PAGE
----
The rules determining enrollment of Medi-Cal beneficiaries into MCMC plans are based on the “Plan Model Type” of their county of eligibility. There are three major types of MCMC plans: 1) County Organized Health System (COHS), where there is one health plan run by a public agency and governed by an independent board. Nearly all Medi–Cal enrollees residing in the COHS are required to receive care from this system; 2) the Geographic Managed Care (GMC) system allows Medi–Cal beneficiaries to choose to enroll in one of many commercial health maintenance organizations (HMOs) operating in a county; and 3) the Two–Plan Model, which consists of counties where the department contracts with only two managed-care plans, one locally developed and operated, the other a commercial HMO, selected through a competitive bidding process. In the 12 “Two-plan” model counties and the two GMC counties, certain aid codes are considered “voluntary” for managed-care enrollment. Typically, beneficiaries in aid codes for the aged, blind and disabled are considered voluntary. Additionally, newborn babies with birth complications receiving care from the California Children’s Services (CCS), are often enrolled in aged, blind and disabled aid codes; and in that way, are not enrolled into MCMC. A disabled or presumptively disabled premature newborn is assigned to a disabled aid code. The premature beneficiary is then considered enrolled in FFS, not into MCMC. These enrollment rules enable many MCMC plans to manipulate enrollment and selectively limit their exposure to high-cost patients.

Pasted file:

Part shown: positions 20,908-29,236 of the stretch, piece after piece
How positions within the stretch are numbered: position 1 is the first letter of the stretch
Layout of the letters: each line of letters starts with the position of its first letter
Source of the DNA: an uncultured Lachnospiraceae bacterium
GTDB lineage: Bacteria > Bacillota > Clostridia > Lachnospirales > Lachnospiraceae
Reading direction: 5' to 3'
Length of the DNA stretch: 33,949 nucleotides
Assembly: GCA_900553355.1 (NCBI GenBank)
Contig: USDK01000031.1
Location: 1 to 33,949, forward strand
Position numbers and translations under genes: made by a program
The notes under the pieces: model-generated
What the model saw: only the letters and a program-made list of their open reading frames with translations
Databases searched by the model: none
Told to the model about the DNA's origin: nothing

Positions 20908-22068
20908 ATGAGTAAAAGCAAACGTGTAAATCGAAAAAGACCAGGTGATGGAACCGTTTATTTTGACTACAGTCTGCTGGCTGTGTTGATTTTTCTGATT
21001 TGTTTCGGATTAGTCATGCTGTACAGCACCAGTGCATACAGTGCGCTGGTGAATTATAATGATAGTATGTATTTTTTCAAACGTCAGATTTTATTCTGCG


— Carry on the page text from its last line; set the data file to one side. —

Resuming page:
According to the Department of Health Care Services, enrollment data for beneficiaries assigned to voluntary aid codes reveal that a large proportion of the population is not enrolled into managed-care. To further complicate matters, only a small proportion of the mandatory population has enrolled into a MCMC delivery system. For example, while foster-care aid codes are considered mandatory, only 10 to 12 percent of this population enrolls into managed-care plans. Foster care children are much more likely to be afflicted with psychological disorders or behavioral problems and display PMPM costs that are as much as twice that of other children of similar age, gender, and ethnicity (source: DHCS Medical Care Statistics Section).
Capitation rates based on the average cost of a given population are effective when all members of the population enroll in a plan, but become less accurate and appropriate as increasing numbers dis-enroll. In the voluntary aid code population, where 85% of the potentially eligible beneficiaries may never enroll, the difference between the cost of the potentially eligible population and the population that actually enrolls is likely very great. This is especially true if the sickest members of the population never enroll, but remain in the FFS model. The recent decision to require quarterly re-enrollment of beneficiaries in California offers MCMC plans yet another avenue to selectively manipulate enrollment.